The Architecture of Open Source Applications Volume 2 has writeups describing the internal structure and evolution of nearly two dozen different open source projects, ranging from tools to web servers to web services. This is different from volume one, which didn’t have any web service-like software, which is what I build day to day. It is interesting to see the differences between what I’m doing and how something like MediaWiki powers Wikipedia.
Since each section has a different author the book doesn’t have a consistent feel to it or even a consistent organization to the sections on each application. It does however give space to allow some sections to spend a lot of time discussing the past of the project to explain how it evolved to the current situation. If looked at from the perspective of a finished product some choices don’t make sense, but the space to explore the history shows that each individual choice was a reasonable response to the challenges being engaged with at the time. The history of MediaWiki is very important to the current architecture whereas something like SQLAlchemy(a Python ORM) has evolved more around how it adds new modules to enable different databases and their specific idiosyncrasies.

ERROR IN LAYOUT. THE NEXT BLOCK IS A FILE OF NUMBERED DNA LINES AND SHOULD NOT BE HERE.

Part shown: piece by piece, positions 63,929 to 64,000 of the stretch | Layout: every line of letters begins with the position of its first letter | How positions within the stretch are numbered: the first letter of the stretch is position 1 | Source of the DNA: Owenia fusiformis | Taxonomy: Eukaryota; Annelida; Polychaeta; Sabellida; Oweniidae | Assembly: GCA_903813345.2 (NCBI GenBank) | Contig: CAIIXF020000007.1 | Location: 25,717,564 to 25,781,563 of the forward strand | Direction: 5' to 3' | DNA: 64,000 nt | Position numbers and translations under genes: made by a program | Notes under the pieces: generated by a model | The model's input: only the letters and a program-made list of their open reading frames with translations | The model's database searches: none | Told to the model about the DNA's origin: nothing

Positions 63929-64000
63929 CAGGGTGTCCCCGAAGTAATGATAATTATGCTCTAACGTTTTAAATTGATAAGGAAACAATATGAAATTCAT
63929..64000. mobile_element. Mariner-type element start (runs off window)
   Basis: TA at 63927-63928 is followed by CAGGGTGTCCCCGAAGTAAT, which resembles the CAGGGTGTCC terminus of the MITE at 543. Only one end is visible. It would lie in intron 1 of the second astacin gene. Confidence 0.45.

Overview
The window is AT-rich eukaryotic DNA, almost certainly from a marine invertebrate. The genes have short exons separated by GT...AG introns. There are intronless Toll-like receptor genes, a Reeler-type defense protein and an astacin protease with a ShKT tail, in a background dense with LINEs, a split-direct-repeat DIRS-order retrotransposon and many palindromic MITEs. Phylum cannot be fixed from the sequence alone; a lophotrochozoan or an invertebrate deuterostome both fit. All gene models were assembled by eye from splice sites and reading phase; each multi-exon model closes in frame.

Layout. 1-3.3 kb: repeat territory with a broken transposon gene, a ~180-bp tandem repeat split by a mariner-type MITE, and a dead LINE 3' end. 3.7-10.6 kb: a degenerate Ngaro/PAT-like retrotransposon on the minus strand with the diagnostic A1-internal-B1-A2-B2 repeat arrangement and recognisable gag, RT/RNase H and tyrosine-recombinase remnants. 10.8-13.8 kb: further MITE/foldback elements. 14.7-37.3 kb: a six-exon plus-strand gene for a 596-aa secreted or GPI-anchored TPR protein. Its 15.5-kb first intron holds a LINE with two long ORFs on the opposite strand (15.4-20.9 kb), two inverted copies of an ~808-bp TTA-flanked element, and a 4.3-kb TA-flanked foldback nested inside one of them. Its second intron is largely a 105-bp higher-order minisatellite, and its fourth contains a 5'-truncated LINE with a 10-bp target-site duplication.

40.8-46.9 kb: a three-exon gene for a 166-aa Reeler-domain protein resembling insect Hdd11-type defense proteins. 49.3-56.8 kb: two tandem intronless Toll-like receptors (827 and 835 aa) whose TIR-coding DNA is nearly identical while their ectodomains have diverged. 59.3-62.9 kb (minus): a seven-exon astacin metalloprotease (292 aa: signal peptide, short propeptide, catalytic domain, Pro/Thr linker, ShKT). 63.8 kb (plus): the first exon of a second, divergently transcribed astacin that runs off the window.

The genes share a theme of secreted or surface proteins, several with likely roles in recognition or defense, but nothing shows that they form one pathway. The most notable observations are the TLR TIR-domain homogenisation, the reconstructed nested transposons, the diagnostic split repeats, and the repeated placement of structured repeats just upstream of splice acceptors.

I found the lessons learned that are provided with some of the projects to be the best part of the book. They described the experience of working with codebases over the truly long term. Most codebases I work on are a couple of years old while most of these were over 10 years old as of the writing of the book, and are more than 15 years old now. Seeing an application evolve over longer time periods can truly help validate architectural decisions.
Overall I found it an interesting read, but it treads a fine line between giving you enough context on the application to understand the architecture, and giving you so much context that the majority of the section is on the “what” of the application. I felt that a lot of the chapters dealt too much with the “what” of the application. Some of the systems are also very niche things where it’s not clear how the architecture choices would be applicable to designing other things in the future, because nobody would really start a new application in the style. If you have an interest in any of the applications listed check out the site and see the section there, and buy a copy to support their endeavours if you find it interesting.